NYPR Archives & Preservation
July 26, 2013 - Volume 12  Issue 28
Edition # 566

1939: Panelists Paul Taylor, David H. Popper and John C. Dewilder respond to the question, "Can Germany Be Appeased?" The program is broadcast from the Foreign Policy Association.

1945: A Goldman Band concert in Central Park features the Overture to Mozart's Magic Flute and other works.

1953: Signing of Korean truce at Panmunjon. Spot news and analysis by broadcasters from around the world. Speeches from President Eisenhower, John Foster Dulles, Dag Hammarskjold, Henry Cabot Lodge and Lester B. Pearson.

1964: James Farmer, Bayard Rustin, Cleveland Robinson and Basil Patterson discuss 'the Harlem riots,' on Who Speaks for Harlem?
     Veterans' Day 1927 - Madison Sq. Park

Mayor James J. Walker delivering his Armistice Day speech, November 11, 1927 at the Eternal Light Memorial in Madison Square Park and over WNYC. The 'Great War' (World War I) had only ended nine years earlier and was still very much in the minds of Americans. ( WNYC Archive Collections)


        Henry Allen, American - Early Black Serial

"Broadcast over WNYC from October 8 to November 12, [1944] Henry Allen, American was an early attempt to create an African-American serial. The title played off the name recognition of the popular white comedy The Aldrich Family with the teen hero Henry Aldrich. This black program followed Henry Allen, a black youth, and 'the pathos, humor, events...that Henry and his family are confronted with.' The series, like most dramatic black shows, could not find a sponsor, and aired only six times."

Source: Ryan, Ellett, Encyclopedia of Black Radio in the United States, 1921-1955, McFarland & Company, Inc., Jefferson, North Carolina, 2012. pg. 80. Ellett cites WNYC Files at the New York Amsterdam News, November 25, 1944, p. 8B.

Note: This merits some further research. Since there were no commercial sponsors on WNYC, perhaps it was a question of getting an institutional sponsor if the station at that time didn't have enough internal resources to the keep the show on the air.  Unfortunately, we have not yet located any lacquer discs of this program. Since most programs during WWII would have been cut on glass-based aluminum transcription discs (if the shows were recorded at all), their survival rate would not be great..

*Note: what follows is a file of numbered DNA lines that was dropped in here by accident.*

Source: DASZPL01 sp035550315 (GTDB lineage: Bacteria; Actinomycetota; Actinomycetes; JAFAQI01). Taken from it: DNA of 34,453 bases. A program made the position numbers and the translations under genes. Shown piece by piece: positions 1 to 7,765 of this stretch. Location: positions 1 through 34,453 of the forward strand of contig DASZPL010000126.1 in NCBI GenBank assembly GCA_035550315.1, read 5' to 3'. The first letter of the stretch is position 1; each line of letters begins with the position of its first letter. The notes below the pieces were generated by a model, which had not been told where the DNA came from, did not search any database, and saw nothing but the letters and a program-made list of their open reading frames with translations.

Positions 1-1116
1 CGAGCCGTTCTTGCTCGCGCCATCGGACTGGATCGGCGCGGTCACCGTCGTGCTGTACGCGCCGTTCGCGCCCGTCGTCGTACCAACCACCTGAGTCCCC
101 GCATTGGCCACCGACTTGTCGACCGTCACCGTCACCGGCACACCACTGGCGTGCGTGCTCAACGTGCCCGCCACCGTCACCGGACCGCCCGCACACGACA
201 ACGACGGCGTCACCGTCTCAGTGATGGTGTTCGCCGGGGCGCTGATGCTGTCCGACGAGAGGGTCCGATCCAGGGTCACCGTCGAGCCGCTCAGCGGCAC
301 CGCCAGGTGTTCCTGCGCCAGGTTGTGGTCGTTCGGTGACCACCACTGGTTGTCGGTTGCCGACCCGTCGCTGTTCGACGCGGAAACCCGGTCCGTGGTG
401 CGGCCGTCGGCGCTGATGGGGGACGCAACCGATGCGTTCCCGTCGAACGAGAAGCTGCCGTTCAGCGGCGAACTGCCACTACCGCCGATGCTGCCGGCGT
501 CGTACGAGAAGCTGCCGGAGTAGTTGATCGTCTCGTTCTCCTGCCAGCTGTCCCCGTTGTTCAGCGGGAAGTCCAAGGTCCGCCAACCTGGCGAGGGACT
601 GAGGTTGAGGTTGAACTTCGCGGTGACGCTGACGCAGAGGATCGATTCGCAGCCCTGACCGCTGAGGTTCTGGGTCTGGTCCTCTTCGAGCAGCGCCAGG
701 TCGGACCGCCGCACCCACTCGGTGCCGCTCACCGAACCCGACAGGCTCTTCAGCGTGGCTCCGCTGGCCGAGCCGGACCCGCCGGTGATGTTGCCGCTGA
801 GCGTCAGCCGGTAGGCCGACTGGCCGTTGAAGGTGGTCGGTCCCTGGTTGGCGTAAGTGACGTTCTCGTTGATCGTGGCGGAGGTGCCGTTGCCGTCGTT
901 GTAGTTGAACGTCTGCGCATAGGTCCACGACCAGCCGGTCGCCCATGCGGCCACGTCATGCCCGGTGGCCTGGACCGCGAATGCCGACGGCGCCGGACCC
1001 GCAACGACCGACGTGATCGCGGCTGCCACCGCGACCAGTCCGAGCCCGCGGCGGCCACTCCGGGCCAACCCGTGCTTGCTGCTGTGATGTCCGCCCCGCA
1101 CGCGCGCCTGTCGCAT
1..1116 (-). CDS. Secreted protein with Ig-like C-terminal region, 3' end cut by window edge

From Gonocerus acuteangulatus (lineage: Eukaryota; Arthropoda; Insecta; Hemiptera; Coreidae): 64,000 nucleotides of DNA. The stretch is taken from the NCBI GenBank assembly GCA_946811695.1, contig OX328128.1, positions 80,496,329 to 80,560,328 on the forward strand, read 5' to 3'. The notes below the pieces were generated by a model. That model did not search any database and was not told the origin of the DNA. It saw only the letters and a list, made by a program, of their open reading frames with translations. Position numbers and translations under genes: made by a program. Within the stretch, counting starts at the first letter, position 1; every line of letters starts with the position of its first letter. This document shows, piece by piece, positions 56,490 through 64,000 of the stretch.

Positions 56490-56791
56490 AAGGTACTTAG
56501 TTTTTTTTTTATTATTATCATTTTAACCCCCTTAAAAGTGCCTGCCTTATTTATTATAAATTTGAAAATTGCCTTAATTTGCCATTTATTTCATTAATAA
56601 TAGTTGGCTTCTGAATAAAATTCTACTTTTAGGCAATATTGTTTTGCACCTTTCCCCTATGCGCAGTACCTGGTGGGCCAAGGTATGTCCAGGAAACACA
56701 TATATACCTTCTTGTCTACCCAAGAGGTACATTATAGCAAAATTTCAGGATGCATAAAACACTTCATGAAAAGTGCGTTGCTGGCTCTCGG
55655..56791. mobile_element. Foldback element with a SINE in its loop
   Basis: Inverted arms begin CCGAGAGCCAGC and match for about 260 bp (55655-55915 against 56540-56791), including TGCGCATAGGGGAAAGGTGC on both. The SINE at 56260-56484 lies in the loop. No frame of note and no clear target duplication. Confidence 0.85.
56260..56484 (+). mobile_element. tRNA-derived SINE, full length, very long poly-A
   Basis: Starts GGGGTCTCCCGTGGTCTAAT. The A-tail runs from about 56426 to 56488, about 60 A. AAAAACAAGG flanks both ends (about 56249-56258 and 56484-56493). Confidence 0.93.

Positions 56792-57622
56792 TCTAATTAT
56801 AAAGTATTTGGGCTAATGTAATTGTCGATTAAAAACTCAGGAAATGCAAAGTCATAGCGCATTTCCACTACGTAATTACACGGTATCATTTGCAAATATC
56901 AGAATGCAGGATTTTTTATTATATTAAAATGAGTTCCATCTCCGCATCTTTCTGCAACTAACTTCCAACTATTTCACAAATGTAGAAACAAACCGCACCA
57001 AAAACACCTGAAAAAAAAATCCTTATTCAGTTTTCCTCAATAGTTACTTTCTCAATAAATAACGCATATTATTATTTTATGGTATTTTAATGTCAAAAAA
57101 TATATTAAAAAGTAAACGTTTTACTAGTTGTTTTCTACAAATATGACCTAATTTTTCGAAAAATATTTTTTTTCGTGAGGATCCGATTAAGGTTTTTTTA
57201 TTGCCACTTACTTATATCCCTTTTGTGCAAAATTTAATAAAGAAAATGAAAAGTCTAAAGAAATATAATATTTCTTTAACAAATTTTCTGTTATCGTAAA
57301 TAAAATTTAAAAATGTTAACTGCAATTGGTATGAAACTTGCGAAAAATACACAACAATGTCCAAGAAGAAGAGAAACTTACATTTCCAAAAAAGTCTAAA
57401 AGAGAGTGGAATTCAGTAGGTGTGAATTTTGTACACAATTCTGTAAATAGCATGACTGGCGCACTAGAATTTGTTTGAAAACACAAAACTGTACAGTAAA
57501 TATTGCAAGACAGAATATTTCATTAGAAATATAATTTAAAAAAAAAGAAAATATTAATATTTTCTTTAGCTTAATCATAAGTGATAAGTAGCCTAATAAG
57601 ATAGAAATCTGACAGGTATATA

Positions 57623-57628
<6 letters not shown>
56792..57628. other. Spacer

WNYC First day of broadcast, July 8th, 1924. 
Municipal Archives Collection.

American Mavericks From the Archives on Q2

WQXR: The First to Use 'Tape' in U.S.

"The Phillips-Miller machine recorded sound as a wavering line on a plastic strip but did so by a mechanical rather than the photographic process used to make Hollywood  soundtracks...Miller licensed his invention to the Phillips Company of Eindhoven and by the mid-1930s it was in use in radio stations in Norway, Luxembourg and England.

"It was first used in the United States by New York's WQXR...Station managers were open to any new recording technology that offered better sound than disks, so WQXR agreed to test the Phillips-Miller recorder in 1938...It offered some advantages over disk recorders in terms of the durability of the recordings, which could be played many times without degradation.  Its technical weak point was the lack of a corresponding method to duplicate the tape for distribution..."

Source: David Morton writing in Off the Record: The Technology and Culture of Sound Recording in America, Rutgers University Press, 2000, pgs. 53-54.

News & Notices:

George Bernard Shaw was born on this day in 1856. WNYC broadcast his 90th birthday dinner celebration in New York in 1946. See: SHAW.

The WNYC Facebook page has a station timeline (1922-present) with more than 596 milestones, photos, and links to audio. (Right hand column)

We're also working on the WQXR Facebook timeline. (1929 - present)

Check out the @mayorlaguardia Twitter feed straight from the WNYC broadcasts! His Honor now has 452 followers.

The WNYC Archives is on Twitter with 1,278 followers @wnycarchives.

We’ve got a Tumblr page too! Check it out at:
WNYC Archives in the…
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